In recent years, Marvel Comics has made a considerable effort to diversify its characters. We just covered how America Chavez, a queer Latina woman, was getting her own solo-series a couple of weeks ago. Coincidentally, that’s around the same time that the publisher started to get hit hard in the sales department.
Last weekend in Chicago, a 15-year-old Black girl was raped by a gang of five or six boys and men. Making it several levels more horrific, this vicious assault was streamed on Facebook Live.
“How many times do we expect Black people to build our country?” asked Samantha Bee on the episode of Full Frontal following the presidential election. I have asked this question many times and while I appreciate these sorts of sentiments from “woke” White comedians on a national level, at this point I don’t know that the jokes and the efforts to push the point carry much weight.
Last Thursday, 42-year-old Bayna-Lehkiem El-Amin was sentenced to nine years in prison plus three more under supervision for his role in an altercation in 2015. His case is a cautionary tale about just how well white gay men and white women have cultivated progressive language around gender and sexuality to mask the violence of their whiteness.
In recent years, movements to address sexual assault on college campuses have gained attention and achievements across the United States. Activists Wagatwe Wanjuki and Kamilah Willingham are adding their voices to the conversation with their #JustSaySorry campaign, highlighting the importance of colleges acknowledging their failures in addressing sexual violence on campus. In an interview, Wanjuki shared the goals and guiding principles of the campaign.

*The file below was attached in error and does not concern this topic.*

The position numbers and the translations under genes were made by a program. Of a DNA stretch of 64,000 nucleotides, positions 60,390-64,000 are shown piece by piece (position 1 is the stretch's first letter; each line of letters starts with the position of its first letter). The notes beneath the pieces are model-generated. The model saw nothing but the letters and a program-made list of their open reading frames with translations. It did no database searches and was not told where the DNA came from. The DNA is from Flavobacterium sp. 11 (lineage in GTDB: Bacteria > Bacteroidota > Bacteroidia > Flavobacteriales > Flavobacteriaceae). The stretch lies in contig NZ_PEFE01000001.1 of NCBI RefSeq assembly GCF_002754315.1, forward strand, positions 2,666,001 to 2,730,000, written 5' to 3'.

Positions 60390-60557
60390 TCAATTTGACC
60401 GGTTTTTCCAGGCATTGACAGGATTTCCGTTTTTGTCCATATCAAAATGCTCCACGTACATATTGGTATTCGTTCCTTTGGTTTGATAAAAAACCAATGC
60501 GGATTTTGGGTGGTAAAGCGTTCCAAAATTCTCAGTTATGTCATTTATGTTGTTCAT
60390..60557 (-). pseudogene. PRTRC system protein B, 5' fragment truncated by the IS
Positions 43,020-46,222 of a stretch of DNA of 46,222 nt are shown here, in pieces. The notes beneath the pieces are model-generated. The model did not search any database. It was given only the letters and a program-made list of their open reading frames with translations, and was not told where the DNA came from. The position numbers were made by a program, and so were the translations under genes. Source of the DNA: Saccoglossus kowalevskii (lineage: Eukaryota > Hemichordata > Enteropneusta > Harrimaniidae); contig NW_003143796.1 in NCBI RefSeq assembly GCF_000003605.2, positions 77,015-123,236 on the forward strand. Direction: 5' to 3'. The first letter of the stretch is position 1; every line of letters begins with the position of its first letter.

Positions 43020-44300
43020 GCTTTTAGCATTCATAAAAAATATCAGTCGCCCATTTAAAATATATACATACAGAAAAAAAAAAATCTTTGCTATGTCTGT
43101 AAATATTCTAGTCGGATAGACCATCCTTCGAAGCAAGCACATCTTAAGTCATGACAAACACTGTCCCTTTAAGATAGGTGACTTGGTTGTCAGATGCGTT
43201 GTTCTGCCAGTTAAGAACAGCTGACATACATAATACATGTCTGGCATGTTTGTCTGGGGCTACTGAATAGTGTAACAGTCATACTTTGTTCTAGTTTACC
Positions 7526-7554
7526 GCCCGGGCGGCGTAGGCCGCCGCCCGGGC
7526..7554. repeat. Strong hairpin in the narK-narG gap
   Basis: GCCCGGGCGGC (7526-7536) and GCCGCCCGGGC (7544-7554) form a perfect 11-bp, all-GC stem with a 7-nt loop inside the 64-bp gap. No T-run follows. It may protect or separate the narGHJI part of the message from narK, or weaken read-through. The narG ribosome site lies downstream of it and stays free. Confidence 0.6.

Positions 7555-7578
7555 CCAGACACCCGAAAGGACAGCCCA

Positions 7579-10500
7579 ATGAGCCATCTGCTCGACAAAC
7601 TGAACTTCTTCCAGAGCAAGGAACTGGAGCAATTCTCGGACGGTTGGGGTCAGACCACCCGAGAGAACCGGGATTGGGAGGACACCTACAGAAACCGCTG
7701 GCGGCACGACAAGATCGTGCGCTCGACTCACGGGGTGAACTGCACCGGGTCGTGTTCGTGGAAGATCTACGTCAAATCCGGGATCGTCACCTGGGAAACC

According to the New York Times, a new study from the Vera Institute of Justice shows that the number of women in jails in the United States is increasing more quickly than the number of men in jails. The majority of these women are black or Hispanic and many are also low-income. The study suggests the increasing rate of female inmates has been overlooked by criminal justice reform efforts.
By now, the world has heard at length about the gaffes of two very famous white women this week. Taylor Swift was exposed on Snapchat by Kim Kardashian and Kanye West for lying about approving Kanye’s lyrics in his song “Famous.” Melania Trump, the wife of the Republican nominee for president, apparently lifted part of her Republican National Convention Speech from Michelle Obama’s 2008 Democratic National Convention speech. These two instances are part of a larger history of white women and public victimhood in the United States.
In a 5-3 ruling on Whole Woman’s Health v. Hellerstedt, the Supreme Court struck down Texas HB2, a bill that heavily regulated abortion providers and resulted in the closure of half of the state’s clinics. The Court determined that requiring clinics to qualify as surgery centers and ensuring abortion doctors have hospital admitting privileges at local hospitals places an “undue burden” on women seeking abortions.
What could you possibly get when you put Michelle Obama and Oprah Winfrey in the same brainstorming room? You get magic, excellence, and prestige of the highest degree, and that is exactly what is happening with the United State of Women Summit at the White House.
A report from the CDC’s National Center for Health Statistics has found that, between 1999 and 2014, suicide rates for pretty much every demographic in the United States have been on the rise, with black men being the exception. The study looked at statistics for deaths considered to be suicides for people from the ages of 10 to 74, according to CNN.
Overall, suicide rates in the U.S. are their highest in 30 years.